Posted by Jacobo Minutti | 19/05/2020
Fish has been an essential part of our diet for millennia, and aquaculture is now vital to our future, writes writes Jacobo Minutti, Global Director of Aqua.
Available land is shrinking, but food demand is rising, and so we must find alternative protein sources. However, there are simply not enough fish in the sea to feed our growing population. And so the rapidly advancing science of aquaculture – carried out sustainably – holds great promise in delivering this rich source of protein.
According to the Food and Agriculture Organization of the United Nations (FAO), aquaculture is the fastest growing food-producing sector. Figures show that in the 1980s around only nine per cent of the fish consumed came from aquaculture, but it now accounts for half of the world's fish consumption.
Why? Because fish production is one of the most resource-efficient ways to produce protein and it has a low environmental impact. One way to measure this is through the ‘feed-conversion ratio’. Fish, like salmon, convert more of the food they eat into body mass than land animals because they do not use energy for body heat – instead it’s used to fuel their growth more efficiently.
For many people in many parts of the world, fish forms a central part of their diet. And, it is an excellent nutritional source too. Salmon, for example, is a high quality easily digestible protein, which has high omega 3 content and is rich in vitamins A, D and B12.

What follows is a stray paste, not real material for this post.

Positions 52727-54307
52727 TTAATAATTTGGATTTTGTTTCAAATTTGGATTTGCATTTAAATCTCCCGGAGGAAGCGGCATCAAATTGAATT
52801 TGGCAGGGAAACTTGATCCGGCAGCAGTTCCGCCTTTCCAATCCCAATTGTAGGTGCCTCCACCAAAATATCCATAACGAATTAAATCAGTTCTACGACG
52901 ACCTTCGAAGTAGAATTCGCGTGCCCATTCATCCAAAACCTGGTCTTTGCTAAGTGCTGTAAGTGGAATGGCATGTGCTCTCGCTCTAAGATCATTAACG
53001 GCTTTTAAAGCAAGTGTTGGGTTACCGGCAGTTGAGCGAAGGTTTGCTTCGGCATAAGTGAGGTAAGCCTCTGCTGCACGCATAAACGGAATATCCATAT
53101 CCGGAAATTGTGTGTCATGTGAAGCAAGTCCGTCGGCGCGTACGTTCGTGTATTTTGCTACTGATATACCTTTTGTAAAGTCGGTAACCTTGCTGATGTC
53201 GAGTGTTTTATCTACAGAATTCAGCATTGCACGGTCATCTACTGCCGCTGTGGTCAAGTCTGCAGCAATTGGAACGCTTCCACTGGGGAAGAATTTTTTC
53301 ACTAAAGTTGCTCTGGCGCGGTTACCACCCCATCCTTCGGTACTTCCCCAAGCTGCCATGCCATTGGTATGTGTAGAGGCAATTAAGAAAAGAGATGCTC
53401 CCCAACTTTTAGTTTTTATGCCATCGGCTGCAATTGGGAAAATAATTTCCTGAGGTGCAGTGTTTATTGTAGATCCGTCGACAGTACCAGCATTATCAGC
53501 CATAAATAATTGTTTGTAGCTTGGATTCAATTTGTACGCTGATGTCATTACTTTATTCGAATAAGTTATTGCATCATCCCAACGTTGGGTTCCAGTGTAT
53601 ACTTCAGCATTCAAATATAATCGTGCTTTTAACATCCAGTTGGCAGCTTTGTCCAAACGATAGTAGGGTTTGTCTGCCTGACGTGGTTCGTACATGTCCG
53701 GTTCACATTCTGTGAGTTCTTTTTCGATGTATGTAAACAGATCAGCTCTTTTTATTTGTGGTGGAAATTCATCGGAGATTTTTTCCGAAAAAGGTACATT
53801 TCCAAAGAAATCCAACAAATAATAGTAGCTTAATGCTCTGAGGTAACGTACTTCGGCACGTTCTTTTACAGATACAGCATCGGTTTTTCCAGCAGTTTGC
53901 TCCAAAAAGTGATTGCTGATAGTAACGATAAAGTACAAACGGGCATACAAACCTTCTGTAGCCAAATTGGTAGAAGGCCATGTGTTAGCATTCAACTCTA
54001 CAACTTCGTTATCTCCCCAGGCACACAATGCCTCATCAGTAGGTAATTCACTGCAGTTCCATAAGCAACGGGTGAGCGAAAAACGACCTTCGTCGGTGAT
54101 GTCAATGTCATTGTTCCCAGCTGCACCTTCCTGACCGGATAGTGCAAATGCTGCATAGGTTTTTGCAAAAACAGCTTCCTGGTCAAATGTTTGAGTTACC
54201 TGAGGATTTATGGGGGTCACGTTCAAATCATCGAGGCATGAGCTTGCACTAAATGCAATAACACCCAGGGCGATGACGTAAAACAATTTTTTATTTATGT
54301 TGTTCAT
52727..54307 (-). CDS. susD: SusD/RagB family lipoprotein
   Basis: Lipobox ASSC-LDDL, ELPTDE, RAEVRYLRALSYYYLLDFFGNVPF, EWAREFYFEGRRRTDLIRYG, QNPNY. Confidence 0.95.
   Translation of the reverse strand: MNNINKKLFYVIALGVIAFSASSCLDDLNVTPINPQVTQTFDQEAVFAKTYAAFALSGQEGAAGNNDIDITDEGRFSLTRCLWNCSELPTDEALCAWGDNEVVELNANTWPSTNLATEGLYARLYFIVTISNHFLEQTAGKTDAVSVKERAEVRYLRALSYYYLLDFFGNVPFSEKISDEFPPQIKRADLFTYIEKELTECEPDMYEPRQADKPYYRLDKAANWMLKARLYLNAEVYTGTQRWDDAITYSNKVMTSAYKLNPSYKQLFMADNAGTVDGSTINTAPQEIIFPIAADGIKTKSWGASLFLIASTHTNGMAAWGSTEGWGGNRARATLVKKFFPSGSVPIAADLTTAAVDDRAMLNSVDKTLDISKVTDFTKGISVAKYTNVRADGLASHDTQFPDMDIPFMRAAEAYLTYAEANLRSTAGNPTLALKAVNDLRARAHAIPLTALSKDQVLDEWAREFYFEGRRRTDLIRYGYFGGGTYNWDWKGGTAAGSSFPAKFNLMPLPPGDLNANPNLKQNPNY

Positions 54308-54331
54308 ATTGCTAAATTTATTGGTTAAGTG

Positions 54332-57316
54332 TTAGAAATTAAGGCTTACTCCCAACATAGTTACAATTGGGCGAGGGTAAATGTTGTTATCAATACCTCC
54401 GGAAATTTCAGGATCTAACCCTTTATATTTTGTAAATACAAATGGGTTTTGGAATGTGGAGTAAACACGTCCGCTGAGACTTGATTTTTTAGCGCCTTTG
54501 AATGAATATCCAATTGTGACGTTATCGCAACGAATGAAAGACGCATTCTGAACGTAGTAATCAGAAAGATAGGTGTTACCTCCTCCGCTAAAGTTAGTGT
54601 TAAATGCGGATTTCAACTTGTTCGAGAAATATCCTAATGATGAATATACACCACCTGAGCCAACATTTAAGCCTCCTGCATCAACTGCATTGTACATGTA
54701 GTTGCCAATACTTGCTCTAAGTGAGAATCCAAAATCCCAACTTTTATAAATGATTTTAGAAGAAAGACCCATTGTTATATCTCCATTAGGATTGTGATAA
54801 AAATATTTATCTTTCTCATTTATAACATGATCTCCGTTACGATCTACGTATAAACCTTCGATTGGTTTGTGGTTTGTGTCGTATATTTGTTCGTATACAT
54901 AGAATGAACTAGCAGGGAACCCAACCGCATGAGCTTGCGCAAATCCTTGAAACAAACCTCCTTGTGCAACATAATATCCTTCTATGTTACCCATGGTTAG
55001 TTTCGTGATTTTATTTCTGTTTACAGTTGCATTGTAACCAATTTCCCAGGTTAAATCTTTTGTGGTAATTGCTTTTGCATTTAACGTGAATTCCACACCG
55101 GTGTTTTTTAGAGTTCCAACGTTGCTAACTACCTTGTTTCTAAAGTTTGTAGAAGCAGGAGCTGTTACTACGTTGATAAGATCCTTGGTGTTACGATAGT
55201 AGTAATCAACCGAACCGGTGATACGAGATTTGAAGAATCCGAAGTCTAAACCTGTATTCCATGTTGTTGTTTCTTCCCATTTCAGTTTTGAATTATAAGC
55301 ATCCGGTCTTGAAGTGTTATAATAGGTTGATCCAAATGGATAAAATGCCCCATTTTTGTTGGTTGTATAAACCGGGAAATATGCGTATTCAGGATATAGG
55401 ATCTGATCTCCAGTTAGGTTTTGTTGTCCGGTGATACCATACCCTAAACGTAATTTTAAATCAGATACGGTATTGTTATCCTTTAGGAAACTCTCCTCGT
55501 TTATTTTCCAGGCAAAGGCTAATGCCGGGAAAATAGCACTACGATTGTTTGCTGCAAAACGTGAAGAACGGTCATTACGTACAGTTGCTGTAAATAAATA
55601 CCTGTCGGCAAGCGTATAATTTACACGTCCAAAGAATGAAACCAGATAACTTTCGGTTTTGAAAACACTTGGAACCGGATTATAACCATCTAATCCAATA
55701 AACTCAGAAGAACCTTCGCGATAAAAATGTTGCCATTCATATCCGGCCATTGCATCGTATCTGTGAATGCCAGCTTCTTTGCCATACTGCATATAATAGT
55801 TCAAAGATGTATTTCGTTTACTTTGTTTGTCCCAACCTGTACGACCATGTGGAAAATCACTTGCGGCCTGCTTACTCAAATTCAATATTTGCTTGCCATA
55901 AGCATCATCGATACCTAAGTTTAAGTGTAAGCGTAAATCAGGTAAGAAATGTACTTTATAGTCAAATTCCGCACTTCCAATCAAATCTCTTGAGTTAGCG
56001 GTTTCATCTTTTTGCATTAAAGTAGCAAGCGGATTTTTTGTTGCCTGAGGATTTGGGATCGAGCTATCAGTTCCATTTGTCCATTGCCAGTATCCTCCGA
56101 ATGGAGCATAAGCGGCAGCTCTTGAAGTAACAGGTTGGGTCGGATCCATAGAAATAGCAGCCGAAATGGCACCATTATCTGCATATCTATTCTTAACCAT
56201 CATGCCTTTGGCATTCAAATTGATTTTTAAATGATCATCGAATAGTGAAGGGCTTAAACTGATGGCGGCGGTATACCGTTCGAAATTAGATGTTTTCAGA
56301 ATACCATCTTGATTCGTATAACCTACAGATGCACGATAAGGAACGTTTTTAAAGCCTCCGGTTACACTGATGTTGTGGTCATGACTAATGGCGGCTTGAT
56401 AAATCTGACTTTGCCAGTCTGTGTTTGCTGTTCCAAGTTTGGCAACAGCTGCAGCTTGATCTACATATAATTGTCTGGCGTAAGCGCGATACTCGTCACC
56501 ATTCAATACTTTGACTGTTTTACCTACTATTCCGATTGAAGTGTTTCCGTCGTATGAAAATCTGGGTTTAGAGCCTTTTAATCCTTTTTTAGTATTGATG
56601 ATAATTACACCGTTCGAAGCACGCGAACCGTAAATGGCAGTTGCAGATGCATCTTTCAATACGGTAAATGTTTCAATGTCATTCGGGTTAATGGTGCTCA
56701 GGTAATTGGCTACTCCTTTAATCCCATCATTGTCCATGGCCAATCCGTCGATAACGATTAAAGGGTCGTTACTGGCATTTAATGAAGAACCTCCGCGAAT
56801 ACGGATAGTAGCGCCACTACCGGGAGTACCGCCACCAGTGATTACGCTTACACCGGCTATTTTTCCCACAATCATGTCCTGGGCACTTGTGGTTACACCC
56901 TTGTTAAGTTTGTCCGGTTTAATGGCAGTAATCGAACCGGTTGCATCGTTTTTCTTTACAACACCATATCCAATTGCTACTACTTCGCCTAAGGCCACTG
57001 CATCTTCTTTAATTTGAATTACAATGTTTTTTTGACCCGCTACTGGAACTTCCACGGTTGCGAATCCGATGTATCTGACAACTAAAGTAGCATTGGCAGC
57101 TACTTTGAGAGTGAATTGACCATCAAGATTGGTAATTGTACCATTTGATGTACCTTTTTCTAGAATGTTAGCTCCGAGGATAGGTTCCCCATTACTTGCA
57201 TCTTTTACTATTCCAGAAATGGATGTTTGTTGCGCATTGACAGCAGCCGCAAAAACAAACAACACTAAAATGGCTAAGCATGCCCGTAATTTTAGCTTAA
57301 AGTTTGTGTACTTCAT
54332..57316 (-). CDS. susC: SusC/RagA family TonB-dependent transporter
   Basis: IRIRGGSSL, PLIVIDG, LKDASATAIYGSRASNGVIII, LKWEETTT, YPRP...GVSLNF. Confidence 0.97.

Salmon is an amazing species, but farming it requires a complex production cycle and passionate people. The production process can take up to 18 months and it has two different stages – fresh water and seawater – which add to its complexity. But hard-working farmers are making huge progress and it’s possible for a young salmon that weighs around 100 grams to reach 5-6kg as an adult!
From an animal health perspective, our purpose is to ensure that every fish, wherever it’s raised, faces fewer barriers to healthy growth. Now, as the aquaculture sector tries to adapt to current market changes due to Covid-19, farmers are working even harder to ensure supply continues to meet demand.
When we put such a nutrient rich food on our plates, it is important to recognise that it is the result of fish farmers, academic institutions and other industry partners, working together to advance aquaculture every day.